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New York State Office of Addiction Services and Supports

January 7, 2022 - 11:49am

campbell_1.jpgStephanie Campbell has felt the pain of addiction in her life and now — as a key employee at the New York State Office of Addiction Services and Supports in Albany – she works to help others overcome the devastating effects of substance use disorder.

So, on Thursday afternoon, as she toured the new detox center on the Genesee/Orleans Council on Alcoholism and Substance Abuse campus on East Main Street and spoke to the 50 or so people attending an open house and ribbon cutting ceremony, Campbell’s appreciation and gratitude came shining through.

Campbell (photo above) introduced herself as the director of OASAS’ Behavioral Health Ombudsman office, a program that connects people to substance use and mental health treatment.

“But, more importantly,” she said. “My name is Stephanie Campbell and I'm a person in sustained recovery. And what that means for me is somewhere in 1989, someone picked me out of the gutter, and gave me the message of hope. And, and I say that because so many people right now are desperate for that hope and that care and that compassion.”

One of four speakers during the open house, Campbell said that “community and connection” – vital aspects of GCASA’s mission to provide comprehensive services at all stages of substance use disorder – are what turned her life around.

“I can tell you that back in 1989, when someone reached into that gutter and picked me up, and gave me that message of hope, and that compassion and treating me like a human being, I was able to go from being homeless street kid to having three master's degrees, being a professor, and being a director and having an extraordinary career,” she said. “And that's not to brag— there's millions of people just like me — who get the care and compassion that they need.”

She then turned to GCASA Executive Director John Bennett, commending his team as having “some of the most heart-warming, heart-feeling” people on it.

“When someone's in pain, and they look in someone's eyes, they know when that care is there,” she said, “and they know when that connection is there, that compassion -- and that makes all the difference.”

Campbell said hundreds of thousands of people are dying from drug overdose.

“I get the calls from the mothers and fathers on the phone desperately begging for help for their loved ones. I get people who can't get access to the medication and who are incapable and don't know where to go,” she said. “I also get the follow up calls from people who say, ‘If you hadn’t helped, I would be dead today.'”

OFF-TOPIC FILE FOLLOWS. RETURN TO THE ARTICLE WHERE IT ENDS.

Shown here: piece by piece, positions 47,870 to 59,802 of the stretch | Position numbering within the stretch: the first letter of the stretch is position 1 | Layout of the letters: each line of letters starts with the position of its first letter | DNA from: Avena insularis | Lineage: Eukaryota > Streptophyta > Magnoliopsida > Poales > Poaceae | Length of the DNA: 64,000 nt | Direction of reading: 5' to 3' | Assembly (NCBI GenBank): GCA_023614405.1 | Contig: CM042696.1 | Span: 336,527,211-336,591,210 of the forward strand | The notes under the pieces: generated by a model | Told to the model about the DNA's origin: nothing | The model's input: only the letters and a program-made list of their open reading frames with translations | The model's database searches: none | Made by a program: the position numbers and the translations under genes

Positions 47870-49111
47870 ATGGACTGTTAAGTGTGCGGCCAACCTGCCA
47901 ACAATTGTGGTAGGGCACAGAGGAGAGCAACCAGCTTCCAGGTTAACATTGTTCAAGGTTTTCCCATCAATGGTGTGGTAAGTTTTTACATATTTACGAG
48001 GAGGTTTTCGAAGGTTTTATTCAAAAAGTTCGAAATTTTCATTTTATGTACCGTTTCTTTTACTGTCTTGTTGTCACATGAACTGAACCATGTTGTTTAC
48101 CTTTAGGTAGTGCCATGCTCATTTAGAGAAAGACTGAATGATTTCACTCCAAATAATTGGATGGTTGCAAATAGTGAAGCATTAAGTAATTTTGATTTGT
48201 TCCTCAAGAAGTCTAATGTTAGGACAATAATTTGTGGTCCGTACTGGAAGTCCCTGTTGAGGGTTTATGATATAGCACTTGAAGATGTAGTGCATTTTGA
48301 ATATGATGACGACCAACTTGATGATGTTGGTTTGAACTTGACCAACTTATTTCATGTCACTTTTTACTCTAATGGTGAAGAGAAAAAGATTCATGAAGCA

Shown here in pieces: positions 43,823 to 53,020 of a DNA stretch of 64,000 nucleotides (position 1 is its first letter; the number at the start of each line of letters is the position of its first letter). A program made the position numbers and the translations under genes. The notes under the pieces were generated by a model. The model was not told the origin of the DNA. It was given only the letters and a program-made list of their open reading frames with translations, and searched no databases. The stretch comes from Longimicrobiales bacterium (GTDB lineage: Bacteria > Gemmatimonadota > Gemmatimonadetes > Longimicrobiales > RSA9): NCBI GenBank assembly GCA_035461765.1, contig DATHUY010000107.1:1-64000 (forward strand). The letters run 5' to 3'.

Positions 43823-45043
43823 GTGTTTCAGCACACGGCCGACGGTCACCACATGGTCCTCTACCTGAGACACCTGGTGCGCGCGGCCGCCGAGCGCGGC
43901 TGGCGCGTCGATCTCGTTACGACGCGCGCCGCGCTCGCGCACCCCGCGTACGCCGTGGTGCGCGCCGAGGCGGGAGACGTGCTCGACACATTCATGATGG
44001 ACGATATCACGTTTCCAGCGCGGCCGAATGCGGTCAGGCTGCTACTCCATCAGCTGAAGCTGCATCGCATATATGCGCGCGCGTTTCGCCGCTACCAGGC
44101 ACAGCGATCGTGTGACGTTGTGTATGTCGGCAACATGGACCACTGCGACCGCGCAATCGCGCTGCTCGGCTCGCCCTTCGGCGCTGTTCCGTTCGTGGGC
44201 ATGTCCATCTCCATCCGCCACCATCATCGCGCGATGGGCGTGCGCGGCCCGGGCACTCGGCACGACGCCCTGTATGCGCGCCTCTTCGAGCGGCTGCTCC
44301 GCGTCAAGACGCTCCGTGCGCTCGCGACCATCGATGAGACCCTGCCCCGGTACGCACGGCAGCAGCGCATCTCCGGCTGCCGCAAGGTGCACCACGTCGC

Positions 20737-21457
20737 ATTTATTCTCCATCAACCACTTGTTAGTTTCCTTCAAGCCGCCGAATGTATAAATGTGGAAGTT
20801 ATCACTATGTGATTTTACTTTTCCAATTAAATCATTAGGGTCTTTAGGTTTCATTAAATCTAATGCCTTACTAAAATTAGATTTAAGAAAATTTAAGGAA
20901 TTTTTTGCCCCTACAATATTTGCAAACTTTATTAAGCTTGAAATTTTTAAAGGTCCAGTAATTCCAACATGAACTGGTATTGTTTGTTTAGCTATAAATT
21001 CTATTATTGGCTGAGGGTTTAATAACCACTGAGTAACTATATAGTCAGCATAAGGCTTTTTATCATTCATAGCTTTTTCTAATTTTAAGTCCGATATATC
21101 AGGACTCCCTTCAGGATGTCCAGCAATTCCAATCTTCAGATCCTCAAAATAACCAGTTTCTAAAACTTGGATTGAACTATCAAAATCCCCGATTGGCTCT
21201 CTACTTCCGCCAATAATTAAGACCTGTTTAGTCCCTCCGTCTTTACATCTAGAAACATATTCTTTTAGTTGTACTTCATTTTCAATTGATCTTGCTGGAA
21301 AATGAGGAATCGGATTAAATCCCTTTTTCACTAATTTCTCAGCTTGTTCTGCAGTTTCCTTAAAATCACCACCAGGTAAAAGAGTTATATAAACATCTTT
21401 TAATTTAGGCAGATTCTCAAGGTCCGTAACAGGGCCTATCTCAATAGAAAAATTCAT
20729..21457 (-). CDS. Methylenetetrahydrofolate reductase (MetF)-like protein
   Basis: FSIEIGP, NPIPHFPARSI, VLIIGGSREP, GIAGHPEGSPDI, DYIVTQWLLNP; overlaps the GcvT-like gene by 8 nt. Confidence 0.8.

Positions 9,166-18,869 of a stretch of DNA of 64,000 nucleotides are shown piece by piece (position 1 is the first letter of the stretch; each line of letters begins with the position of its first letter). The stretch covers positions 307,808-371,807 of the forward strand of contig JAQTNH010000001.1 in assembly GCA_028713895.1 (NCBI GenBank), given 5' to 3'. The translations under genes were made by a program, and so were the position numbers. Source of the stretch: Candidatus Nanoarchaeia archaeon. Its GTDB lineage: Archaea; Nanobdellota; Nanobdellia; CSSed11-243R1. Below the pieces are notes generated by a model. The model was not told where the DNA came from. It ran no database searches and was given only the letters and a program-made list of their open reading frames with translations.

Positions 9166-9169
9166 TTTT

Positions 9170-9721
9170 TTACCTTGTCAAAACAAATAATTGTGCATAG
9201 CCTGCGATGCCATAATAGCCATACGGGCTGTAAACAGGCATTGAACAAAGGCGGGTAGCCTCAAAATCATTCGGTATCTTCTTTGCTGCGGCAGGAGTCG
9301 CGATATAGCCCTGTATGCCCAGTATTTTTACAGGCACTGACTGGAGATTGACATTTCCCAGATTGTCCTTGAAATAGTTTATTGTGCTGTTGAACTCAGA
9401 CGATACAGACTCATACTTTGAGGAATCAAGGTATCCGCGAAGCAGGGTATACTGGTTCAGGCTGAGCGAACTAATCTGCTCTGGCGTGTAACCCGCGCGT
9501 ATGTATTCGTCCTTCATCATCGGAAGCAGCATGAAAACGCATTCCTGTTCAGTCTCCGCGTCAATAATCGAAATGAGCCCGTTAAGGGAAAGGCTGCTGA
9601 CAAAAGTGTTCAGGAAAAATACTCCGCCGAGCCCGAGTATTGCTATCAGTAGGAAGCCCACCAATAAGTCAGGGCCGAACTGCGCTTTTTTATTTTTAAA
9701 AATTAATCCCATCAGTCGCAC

She said it’s “the heroic folks,” such as the people at GCASA, that are making a difference.

“Talk about essential workers, you guys are saving lives,” she said. “And each life that you save is someone who gets to go back into their community, take care of their kids, be a productive member and pay their taxes.”

Bennett Expresses Thanks to OASAS

bennett_1.jpgBennett (photo at right) shared the circumstances that ignited the project around five years ago, citing statistics showing that Genesee County had one of the highest opioid overdose rates in the state at 37 deaths per 100,000 people.

He said that Rob Kent, lead counsel for OASAS at the time, was instrumental in getting the funding for the two-story, 20-bed facility.

“I went to him and said that rural communities just don’t have the services that we need and we have just as many problems in our rural communities, but we just lack the depth that some of the urban communities have in place,” Bennett said. “We have 3 ½ acres here, and could you help me build services that meet the demand that we have in our community?”

Bennett said GCASA received a grant in 2018, but the pandemic put the project on hold until last year. Previously, the agency constructed a methadone clinic across the parking lot on the campus.

“We’re incredibly indebted and thankful to OASAS,” Bennett said.